Here are some inspiring stories I’ve seen over the past year:
- When we first began connecting with Ben, he often spoke of taking his life. He now speaks of having “a life,” even though he still faces enormous challenges like dealing with his legal conditions and finding safe affordable housing.
- Nick, who almost lost his life due to an unprovoked stabbing incident a couple of years ago, is now known in his current residence for his sewing skills. He is often asked to repair clothes and make curtains. At a recent meeting, Nick said to a circle member, “You’re like a father to me.”
- Jim first came to Toronto after hearing the story of a volunteer involved in CoSA. This volunteer became a vital source of support and accountability to Jim. Then, during the final months of this circle volunteer’s life, Jim became a vital support to him and his wife.
- Fred is now settled in his own apartment and employed moving office furniture after spending much of the past year living between the streets and emergency shelters. He has also found help in his battle with depression and suicidal thoughts. He continues to meet regularly with his circle.
In spite of the many inspiring stories, there are no guarantees of success. Core members have gone back into custody for new offenses or breaches of their legal condition. Others remain in crisis due to mental health issues and lack of safe, affordable housing. I have become acutely aware of gaps in our social safety net as well as the brokenness of our criminal justice system.
There were many times in the past year when things seemed to fall apart in the lives of the folks we accompany. Times when all I could do was offer my best and leave the rest in God’s hands. A verse that offered encouragement to me several times are these words from Psalm 74, which were spoken during a time of utter chaos in the history of Israel: “Yet God my King is from of old, working salvation in the midst of the earth.” Thankfully there were other times this year when, at the end of the day, I could say that God was at work behind the scenes, steering us to prevent harm and build safe ways of relating.
Indeed, through CoSA, grace continues to abound at the hard edges of society, including positive relations with our community partners like probation and parole officers, and the High Risk Unit of the Toronto police.
Research has proven that society also benefits. Studies have shown that CoSA substantially reduces the recidivism or recommittal rate of those who participate in the program. There are also significant cost savings, and a social impact study has found that for every dollar invested in this ministry there are six dollars in savings. What can’t be measured is the impact that CoSA makes in preventing crime, restoring lives and making communities safer to live in.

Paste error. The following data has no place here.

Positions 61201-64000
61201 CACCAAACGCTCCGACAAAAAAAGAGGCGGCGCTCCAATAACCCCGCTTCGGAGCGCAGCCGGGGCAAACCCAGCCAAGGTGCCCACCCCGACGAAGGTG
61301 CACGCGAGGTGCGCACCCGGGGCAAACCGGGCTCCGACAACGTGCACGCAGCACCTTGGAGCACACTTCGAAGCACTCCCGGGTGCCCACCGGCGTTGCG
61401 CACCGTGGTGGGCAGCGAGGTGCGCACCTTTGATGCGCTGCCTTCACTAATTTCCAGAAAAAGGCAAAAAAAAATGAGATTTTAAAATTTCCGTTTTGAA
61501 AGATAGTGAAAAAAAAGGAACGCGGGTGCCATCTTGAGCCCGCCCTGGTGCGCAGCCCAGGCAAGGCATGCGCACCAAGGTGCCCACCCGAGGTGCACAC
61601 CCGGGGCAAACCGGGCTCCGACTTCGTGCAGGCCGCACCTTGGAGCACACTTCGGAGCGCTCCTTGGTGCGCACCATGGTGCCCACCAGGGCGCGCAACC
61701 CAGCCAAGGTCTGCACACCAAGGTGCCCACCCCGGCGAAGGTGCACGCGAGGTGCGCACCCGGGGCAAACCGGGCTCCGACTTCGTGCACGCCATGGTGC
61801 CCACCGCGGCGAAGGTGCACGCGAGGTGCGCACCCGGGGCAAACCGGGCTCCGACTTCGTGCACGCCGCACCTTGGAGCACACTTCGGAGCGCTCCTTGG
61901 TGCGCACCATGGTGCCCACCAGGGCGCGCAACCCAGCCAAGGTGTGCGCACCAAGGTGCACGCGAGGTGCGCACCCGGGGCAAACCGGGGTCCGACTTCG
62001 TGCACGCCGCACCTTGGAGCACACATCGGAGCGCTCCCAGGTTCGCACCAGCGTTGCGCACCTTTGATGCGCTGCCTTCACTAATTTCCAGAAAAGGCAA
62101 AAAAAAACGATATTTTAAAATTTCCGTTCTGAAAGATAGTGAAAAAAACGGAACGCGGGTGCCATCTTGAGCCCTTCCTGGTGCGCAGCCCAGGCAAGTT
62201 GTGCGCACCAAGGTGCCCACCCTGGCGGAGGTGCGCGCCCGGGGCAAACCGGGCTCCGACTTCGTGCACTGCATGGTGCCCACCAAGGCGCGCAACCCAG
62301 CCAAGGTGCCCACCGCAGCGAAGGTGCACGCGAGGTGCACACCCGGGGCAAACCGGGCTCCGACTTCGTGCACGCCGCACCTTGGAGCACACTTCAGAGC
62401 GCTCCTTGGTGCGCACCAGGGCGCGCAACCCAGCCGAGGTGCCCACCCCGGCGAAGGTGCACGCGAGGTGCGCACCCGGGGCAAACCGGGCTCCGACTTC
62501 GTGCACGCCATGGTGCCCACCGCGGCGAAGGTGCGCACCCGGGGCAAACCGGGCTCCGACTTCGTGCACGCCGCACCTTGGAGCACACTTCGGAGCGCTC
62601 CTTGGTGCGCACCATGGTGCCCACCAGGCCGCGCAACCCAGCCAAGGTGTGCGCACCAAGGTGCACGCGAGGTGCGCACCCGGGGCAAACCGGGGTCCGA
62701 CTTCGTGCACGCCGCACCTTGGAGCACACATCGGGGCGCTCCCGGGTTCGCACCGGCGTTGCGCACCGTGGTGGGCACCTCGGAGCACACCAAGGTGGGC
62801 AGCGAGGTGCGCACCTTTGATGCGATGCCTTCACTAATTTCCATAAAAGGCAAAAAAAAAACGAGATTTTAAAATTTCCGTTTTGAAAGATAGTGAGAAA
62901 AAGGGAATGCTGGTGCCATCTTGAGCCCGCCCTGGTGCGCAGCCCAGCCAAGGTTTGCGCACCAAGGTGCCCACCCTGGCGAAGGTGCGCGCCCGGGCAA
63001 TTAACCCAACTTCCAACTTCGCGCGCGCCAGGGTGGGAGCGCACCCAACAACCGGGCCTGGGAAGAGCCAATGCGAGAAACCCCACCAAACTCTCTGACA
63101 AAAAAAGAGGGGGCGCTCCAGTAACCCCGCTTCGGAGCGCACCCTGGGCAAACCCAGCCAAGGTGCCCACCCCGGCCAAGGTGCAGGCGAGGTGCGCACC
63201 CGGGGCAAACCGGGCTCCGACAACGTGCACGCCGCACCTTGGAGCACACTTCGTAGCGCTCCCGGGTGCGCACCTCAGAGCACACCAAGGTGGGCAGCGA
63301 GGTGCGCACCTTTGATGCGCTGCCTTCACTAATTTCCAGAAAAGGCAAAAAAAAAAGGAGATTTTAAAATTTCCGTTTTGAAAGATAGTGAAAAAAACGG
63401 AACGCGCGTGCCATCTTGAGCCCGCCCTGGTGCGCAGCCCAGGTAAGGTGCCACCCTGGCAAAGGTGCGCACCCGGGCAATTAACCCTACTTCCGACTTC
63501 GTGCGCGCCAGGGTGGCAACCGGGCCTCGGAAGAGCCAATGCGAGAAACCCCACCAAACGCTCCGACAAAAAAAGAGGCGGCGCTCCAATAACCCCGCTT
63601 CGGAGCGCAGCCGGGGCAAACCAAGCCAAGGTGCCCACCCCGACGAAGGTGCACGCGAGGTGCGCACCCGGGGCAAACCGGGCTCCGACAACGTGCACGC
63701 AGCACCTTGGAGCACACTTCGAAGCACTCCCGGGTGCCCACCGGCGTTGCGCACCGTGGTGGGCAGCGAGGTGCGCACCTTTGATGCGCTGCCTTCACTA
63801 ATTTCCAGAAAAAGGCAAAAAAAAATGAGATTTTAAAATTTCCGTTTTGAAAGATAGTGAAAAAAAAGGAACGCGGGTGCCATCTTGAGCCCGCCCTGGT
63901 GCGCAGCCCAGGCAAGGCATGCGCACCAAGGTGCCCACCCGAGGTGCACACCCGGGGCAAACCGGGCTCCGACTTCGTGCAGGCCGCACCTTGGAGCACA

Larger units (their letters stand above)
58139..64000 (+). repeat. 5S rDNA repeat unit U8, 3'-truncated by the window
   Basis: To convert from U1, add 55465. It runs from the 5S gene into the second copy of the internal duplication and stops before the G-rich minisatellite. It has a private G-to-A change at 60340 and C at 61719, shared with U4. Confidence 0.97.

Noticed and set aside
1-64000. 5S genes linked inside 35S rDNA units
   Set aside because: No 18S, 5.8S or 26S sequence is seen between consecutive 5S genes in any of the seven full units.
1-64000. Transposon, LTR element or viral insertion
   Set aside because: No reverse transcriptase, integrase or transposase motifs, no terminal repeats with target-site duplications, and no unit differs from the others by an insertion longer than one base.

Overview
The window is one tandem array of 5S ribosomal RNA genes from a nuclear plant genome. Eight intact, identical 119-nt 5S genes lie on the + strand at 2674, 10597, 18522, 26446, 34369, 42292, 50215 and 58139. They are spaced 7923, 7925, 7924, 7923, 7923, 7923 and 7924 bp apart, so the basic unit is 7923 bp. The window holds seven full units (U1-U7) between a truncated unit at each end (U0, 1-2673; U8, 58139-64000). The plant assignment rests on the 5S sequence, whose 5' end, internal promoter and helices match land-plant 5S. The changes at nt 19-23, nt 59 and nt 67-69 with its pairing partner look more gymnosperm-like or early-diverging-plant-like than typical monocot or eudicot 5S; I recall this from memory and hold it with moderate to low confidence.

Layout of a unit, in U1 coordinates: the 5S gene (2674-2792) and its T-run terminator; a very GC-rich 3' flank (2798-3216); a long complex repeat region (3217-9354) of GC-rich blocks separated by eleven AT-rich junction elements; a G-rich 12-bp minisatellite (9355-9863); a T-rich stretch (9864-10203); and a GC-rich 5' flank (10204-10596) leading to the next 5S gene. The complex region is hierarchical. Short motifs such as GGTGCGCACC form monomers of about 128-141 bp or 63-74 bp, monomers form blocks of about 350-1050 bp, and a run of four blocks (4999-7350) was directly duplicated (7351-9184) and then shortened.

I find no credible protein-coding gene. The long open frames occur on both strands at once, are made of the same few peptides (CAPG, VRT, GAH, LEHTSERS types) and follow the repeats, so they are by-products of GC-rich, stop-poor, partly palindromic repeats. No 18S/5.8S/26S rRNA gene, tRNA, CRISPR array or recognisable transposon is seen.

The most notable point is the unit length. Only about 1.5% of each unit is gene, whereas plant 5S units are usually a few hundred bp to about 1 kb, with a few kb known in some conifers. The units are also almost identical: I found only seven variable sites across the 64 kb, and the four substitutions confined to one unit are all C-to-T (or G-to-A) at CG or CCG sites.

What makes this work special is that we have many opportunities to exercise our faith as reflected in our commitment to affirming the God-created humanity of each person we work with. And it is reflected in our actions and prayers.
We begin working with the core member at their level and do not make faith a condition of their participation. The objective of our work is the core member’s safe reintegration into the community, and we celebrate small achievements and victories. And wherever I can, I try to introduce core members to the Friend I have in Jesus. Faith does not stand on its own — it is intricately connected with the hope and the love that God pours into our hearts through our Lord Jesus Christ.
Charlie Taylor was once asked about his faith. “I don’t believe in God,” he said, “but I have friends who do.” A few months before he passed away, at a small celebration in his home, I remember how Charlie joined us in singing Gospel choruses that he had learned from being part of his Circle of Support and Accountability.
I am inspired by the account recorded in the Gospels (see Mark 2) of the four friends who took their paralytic friend to see Jesus. They couldn’t get through the door so they proceeded to climb up to the roof and then lowered their friend in front of Jesus. Jesus saw their faith and then addressed their friend, first by forgiving his sins and then enabling him to walk. Something similar is happening in our communities through these circles.
I love the words of Charles Wesley’s hymn, “O for a Thousand Tongues to Sing.” Who understands better what it means to be under the power of sin, even cancelled sin, than our core members! Society is slow to forgive. The harm done in a sex crime often has life-long, if not generational, implications. But thank God! Jesus is able to break the power of sexual crimes, even those not cancelled by our justice system. He accepts the despised and rejected and sets the prisoner free. I count myself among those who have been touched by God’s grace.